Eric Ahrendt Writer

Posts tagged with marketing communications

Using a Morgue

Posted on January 1, 2015 by Comments are off

Using a morgue is a tip I picked up so long ago I don’t remember the source. I think it was in a book of advice for journalists. In journalism, the morgue is an archive of past issues kept for quick reference. But the advice I remember is to create a morgue for each writing assignment and use it to store relevant content you’ve found via research but don’t think you’ll use in your first draft.

I find this especially useful in my workflow for writing a longer document, like a white paper or solution brief. I collect all my sources—interviews, analyst reports, collateral, online articles—and extract the passages I think I can use. I put them all in one long document so I don’t have to keep going back to each individual source. Then, working in that long document, I put them in the rough order I’ll use them and eliminate material I think is redundant or not useful. But I don’t delete it. I create a Word document I name Morgue and cut and paste all the material there. I keep it open and minimized while working on the draft, and keep adding to it as I refine the content. If I later decide I want to use one of those discarded extracts, it’s easy to find it and put it back in the draft.

Fitting Documents Within Word Limits

The morgue is also a big time-saver when you’re writing a document that has strict word limits. I’ll write a draft that covers the subject and doesn’t, in my opinion, include any extraneous material. But what often happens then is that I’ll do a word count and find my draft is 1,600 words long for a document with a word limit of 1,200. So I’ll go back through and be ruthless about cutting entire paragraphs—but again, I don’t delete them, I cut and paste them into the morgue. That way, if the client later says the word limit isn’t all that strict and asks to expand the section on benefits, or alternatives, or related products, or whatever, and I know I cut copy from that section in an earlier draft, it’s super quick to grab it from the morgue and put it back in.

The morgue is also useful for context and for keeping an original version of the source material. I often heavily edit the source material and if it happens that I remove too much context or the client asks for changes, it’s useful to be able to go back to the original and see what it says. The advantage is that it’s a lot quicker to find the passage in the morgue than to search through all the source documents.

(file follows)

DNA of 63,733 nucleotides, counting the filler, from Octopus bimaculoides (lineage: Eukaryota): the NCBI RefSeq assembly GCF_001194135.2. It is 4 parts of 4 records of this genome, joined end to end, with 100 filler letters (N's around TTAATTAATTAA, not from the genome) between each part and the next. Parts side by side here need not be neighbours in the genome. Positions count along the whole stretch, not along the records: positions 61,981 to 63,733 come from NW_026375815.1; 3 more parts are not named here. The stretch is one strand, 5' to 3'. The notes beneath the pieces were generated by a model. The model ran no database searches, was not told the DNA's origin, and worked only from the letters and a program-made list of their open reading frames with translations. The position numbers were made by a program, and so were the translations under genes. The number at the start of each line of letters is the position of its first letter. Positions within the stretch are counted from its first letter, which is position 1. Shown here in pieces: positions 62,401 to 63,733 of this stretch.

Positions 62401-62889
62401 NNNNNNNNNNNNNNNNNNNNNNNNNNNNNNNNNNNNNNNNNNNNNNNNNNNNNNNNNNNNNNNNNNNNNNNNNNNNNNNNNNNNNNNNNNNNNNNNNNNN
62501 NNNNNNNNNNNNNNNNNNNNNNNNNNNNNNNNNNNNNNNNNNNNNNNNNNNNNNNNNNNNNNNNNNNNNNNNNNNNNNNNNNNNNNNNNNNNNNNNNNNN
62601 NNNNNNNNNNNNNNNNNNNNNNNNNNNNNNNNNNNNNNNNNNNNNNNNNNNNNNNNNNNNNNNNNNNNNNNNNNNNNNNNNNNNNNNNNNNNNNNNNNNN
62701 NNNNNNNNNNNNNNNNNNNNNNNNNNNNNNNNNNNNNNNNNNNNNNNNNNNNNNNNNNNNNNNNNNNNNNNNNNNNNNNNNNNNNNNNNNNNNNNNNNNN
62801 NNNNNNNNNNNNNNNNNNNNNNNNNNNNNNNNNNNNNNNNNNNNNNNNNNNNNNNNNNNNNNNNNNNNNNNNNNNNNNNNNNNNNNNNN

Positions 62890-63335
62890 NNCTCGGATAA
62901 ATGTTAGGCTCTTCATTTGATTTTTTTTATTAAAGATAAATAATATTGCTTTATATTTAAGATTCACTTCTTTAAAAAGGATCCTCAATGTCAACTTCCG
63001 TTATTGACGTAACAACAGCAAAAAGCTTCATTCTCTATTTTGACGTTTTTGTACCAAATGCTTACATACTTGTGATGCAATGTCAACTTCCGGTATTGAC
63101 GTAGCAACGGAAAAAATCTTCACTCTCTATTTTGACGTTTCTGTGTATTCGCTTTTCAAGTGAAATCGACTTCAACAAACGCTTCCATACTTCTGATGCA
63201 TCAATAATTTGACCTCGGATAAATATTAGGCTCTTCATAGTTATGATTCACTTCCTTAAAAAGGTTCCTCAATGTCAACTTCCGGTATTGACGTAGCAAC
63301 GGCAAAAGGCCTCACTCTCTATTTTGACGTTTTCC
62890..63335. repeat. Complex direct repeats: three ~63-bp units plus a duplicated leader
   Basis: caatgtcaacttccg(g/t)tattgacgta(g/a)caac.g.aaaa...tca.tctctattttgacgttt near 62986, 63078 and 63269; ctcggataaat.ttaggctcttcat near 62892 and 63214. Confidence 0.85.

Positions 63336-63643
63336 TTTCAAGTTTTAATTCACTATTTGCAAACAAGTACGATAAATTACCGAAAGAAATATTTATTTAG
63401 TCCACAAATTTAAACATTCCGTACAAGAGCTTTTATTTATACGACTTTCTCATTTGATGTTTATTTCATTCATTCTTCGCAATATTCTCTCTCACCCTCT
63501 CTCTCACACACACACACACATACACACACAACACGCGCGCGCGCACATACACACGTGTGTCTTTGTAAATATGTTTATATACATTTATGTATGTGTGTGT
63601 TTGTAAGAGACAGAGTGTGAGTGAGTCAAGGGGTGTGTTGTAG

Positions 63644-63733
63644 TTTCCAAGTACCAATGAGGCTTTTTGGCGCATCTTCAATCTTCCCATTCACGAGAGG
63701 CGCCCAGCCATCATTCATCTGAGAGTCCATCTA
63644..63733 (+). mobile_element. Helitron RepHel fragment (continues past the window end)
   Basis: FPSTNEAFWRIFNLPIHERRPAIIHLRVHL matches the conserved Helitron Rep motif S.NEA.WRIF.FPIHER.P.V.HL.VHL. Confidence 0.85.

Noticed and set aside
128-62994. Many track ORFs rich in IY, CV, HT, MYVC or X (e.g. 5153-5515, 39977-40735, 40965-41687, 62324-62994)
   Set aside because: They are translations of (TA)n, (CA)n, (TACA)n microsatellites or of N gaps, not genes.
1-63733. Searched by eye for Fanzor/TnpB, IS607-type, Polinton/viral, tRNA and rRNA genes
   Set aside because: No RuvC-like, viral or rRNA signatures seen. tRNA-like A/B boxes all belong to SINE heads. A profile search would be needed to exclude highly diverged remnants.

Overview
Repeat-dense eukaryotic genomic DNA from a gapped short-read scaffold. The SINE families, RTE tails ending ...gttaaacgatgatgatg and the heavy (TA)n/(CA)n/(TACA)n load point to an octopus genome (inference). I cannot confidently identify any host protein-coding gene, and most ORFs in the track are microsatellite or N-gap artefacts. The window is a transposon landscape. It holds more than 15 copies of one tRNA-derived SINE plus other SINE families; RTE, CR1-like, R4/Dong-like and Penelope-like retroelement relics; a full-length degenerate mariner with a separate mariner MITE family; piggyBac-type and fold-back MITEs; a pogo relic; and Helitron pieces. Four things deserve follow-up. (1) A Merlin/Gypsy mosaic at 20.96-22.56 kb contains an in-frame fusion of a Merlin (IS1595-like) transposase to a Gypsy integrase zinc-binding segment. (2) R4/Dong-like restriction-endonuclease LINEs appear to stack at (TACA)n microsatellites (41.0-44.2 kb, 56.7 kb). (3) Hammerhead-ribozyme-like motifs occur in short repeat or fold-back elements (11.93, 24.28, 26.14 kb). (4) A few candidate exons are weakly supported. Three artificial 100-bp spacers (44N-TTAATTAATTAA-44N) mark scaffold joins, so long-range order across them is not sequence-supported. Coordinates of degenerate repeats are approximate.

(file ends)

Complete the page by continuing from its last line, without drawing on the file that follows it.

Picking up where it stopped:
So try keeping a morgue on your longer assignments and see if it doesn’t turn out to be a time-saver for you, too.

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Write What You Know

Posted on October 31, 2014 by Comments are off

If you’re an aspiring creative writer, it’s a good bet you’ve received that piece of advice: Write what you know. It’s not often given to business writers, but the reasons it makes sense still apply.

If you’re a staff writer for an organization, you’re hearing, reading, talking and thinking about your company’s products, services, markets, etc. all the time. You’re also familiar with your industry, your audience, and your company’s overall objectives. When you’re given an assignment, knowing all that makes it possible for you to deliver a document quickly that’s very close to final, without having to interview experts, look up information in related documents, read websites to learn about the industry, and so on. You’re writing what you know—or, put another way, you know what you’re writing about.